In the latest live debate between Colombian presidential candidates held Tuesday night, international relations continued to be a hot topic, with all candidates agreeing to sign a document rejecting foreign intervention in the Andean nation’s affairs.
Cambio Radical candidate German Vargas Lleras proposed the statement, after raising the issue of Ecuadorean and Venezuelan interference in the Colombian electoral process.
Some of the candidates commented that the policy of no interference should be reciprocated and that Colombia must respect international norms and laws.
All of the candidates supported Partido de la U’s candidate Juan Manuel Santos in the face of charges brought against him by an Ecuadorean court, which will “soon” call Santos to trial for his part in the 2008 Colombian army bombing of a FARC camp on Ecuadorean soil. FARC leader “Raul Reyes” was killed in the attack, which Ecuador says undermined its sovereignty, and led Quito to sever ties with Bogota.
Vargas Lleras criticized Ecuadorean President Rafael Correa and Venezuelan President Hugo Chavez for interfering in the Colombian elections, as well as the Organization of American States (OAS) Secretary General Jose Miguel Insulza’s failure to condemn the perceived interference.
“I condemn the meddling of any president or government in the country, I also don’t like Insulza saying that nothing happened,” Vargas Lleras said during the debate.
Liberal Party candidate Rafael Pardo said that Ecuadorean justice doesn’t have the jurisdiction to try Santos, and added that people should back Colombian President Alavro Uribe’s support for his former defense minister “because no one can not accept that another country introduces judicial elements that are not within international law.”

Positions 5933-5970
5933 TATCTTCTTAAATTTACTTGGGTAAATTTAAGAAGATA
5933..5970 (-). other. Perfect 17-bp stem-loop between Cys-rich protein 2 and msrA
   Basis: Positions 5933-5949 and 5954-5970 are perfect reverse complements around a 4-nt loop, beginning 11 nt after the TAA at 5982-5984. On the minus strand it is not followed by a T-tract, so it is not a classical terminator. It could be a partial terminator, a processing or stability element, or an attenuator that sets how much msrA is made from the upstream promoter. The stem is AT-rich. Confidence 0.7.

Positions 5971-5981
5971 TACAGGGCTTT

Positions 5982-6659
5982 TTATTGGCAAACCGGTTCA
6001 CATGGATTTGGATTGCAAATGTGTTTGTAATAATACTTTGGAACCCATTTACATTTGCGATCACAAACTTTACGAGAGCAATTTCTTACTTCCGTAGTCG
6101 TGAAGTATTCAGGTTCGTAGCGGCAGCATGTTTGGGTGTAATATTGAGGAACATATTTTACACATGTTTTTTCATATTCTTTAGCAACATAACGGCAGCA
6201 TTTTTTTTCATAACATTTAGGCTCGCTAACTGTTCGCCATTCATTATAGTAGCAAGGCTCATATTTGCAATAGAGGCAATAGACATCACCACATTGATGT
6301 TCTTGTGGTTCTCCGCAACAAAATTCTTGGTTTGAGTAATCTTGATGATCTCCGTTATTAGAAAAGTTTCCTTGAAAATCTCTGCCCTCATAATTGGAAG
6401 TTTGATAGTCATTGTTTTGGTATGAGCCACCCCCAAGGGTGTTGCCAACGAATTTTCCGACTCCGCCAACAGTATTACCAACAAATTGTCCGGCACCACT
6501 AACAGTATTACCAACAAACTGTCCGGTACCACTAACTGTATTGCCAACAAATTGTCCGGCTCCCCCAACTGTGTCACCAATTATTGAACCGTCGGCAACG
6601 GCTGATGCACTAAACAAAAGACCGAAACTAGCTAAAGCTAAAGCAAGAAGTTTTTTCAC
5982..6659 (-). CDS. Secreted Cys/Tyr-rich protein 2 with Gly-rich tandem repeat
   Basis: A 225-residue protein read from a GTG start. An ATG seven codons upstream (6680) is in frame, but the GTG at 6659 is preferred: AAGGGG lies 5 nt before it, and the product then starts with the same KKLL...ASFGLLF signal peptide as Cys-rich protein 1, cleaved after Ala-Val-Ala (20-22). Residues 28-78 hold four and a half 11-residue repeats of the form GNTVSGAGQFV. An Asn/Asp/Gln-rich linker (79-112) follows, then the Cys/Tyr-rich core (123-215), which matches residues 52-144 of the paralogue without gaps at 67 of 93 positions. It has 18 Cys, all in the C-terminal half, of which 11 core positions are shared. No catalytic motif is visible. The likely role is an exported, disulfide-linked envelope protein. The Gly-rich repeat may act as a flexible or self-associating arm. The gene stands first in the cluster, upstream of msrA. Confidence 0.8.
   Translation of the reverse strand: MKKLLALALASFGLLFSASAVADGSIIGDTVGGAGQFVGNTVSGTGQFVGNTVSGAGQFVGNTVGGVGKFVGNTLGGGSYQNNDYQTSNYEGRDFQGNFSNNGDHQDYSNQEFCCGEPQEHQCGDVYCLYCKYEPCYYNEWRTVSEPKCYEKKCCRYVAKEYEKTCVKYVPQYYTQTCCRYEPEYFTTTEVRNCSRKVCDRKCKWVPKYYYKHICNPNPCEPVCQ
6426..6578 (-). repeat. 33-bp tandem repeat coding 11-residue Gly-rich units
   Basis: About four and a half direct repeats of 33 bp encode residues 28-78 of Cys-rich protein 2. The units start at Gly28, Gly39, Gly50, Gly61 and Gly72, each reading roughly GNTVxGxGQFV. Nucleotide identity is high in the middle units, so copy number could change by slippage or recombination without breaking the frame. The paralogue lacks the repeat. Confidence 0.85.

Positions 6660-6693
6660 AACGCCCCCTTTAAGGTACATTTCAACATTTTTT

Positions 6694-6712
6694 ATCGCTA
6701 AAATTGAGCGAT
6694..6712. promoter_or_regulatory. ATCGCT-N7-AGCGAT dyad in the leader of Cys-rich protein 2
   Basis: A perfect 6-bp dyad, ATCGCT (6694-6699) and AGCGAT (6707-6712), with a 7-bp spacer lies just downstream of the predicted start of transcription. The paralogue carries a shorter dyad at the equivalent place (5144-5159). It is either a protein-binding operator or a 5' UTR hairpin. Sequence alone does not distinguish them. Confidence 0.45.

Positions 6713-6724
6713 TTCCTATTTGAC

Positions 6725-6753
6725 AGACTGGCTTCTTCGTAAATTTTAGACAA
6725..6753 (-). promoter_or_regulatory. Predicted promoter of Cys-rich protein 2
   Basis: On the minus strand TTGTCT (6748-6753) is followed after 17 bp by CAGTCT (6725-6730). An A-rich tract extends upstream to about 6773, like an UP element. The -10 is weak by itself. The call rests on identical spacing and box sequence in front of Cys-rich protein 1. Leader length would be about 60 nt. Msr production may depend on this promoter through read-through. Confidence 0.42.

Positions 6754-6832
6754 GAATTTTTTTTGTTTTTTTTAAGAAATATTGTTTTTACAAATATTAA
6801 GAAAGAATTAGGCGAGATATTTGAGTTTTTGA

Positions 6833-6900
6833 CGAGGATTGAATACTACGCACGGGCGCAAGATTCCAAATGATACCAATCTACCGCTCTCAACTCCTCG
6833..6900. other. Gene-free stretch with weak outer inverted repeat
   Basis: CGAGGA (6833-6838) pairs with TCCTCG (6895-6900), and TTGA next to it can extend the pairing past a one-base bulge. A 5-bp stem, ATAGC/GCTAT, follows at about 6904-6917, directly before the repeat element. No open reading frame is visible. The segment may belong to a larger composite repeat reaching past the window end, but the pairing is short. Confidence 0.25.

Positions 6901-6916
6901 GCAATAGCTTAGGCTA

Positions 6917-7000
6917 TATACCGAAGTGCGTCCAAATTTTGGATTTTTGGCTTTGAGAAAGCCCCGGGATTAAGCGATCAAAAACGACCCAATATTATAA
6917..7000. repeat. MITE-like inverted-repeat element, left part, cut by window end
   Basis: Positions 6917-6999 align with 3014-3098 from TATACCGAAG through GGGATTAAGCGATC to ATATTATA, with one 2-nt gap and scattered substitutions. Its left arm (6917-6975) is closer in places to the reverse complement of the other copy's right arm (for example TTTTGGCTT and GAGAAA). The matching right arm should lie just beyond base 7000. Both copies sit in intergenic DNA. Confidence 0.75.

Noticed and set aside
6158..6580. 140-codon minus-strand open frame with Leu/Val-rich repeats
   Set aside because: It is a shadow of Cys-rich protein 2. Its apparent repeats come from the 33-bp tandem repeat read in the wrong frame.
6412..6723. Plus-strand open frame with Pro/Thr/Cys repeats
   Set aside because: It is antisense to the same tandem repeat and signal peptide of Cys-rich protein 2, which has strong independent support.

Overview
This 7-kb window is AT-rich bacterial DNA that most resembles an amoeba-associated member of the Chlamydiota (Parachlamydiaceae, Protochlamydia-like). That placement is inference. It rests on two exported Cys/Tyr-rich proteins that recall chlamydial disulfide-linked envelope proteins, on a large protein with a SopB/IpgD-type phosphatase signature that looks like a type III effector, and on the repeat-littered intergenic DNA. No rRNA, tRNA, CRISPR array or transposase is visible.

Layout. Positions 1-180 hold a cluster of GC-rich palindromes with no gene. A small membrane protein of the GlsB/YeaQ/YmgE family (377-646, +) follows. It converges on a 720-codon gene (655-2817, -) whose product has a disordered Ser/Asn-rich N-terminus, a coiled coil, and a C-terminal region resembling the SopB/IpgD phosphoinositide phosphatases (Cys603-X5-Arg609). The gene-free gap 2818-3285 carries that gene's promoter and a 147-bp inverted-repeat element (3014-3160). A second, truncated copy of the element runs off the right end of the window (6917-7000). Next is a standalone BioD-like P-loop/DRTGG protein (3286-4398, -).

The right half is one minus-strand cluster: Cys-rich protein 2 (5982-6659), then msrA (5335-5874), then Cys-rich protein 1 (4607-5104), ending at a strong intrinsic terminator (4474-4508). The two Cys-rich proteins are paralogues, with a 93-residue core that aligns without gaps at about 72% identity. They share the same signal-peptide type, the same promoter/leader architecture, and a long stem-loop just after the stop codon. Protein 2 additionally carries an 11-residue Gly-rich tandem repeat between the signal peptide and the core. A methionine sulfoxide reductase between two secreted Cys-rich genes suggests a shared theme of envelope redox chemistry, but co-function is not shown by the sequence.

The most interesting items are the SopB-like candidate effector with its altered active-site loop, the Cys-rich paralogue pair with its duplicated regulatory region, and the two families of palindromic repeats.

Polo Democratico’s Gustavo Petro said that the 2008 raid violated international law and that Colombia needs to rebuild international trust. The former congressman said that the matter should not be an issue of prosecution but of indemnification, and guaranteed that as president he would protect and defend Santos and other government members.
Conservative Party candidate Noemi Sanin said she doesn’t understand foreign intervention in the elections, and promised as president that she would guarantee support and defense to Santos and “the general, soldiers, policemen, who acted in the defense of the lives of all Colombians.”
Green Party candidate Antanas Mockus called Ecuador’s petition “judicial nonsense.”
“It doesn’t make sense to individually penalize an action by the state, although without a doubt there was a violation of international law on the part of Colombia, and Uribe promised that it would not be repeated,” Mockus said.
Santos agreed with Mockus’ statement and thanked the other candidates for their support.
Colombians go to the polls May 30 to elect their next president.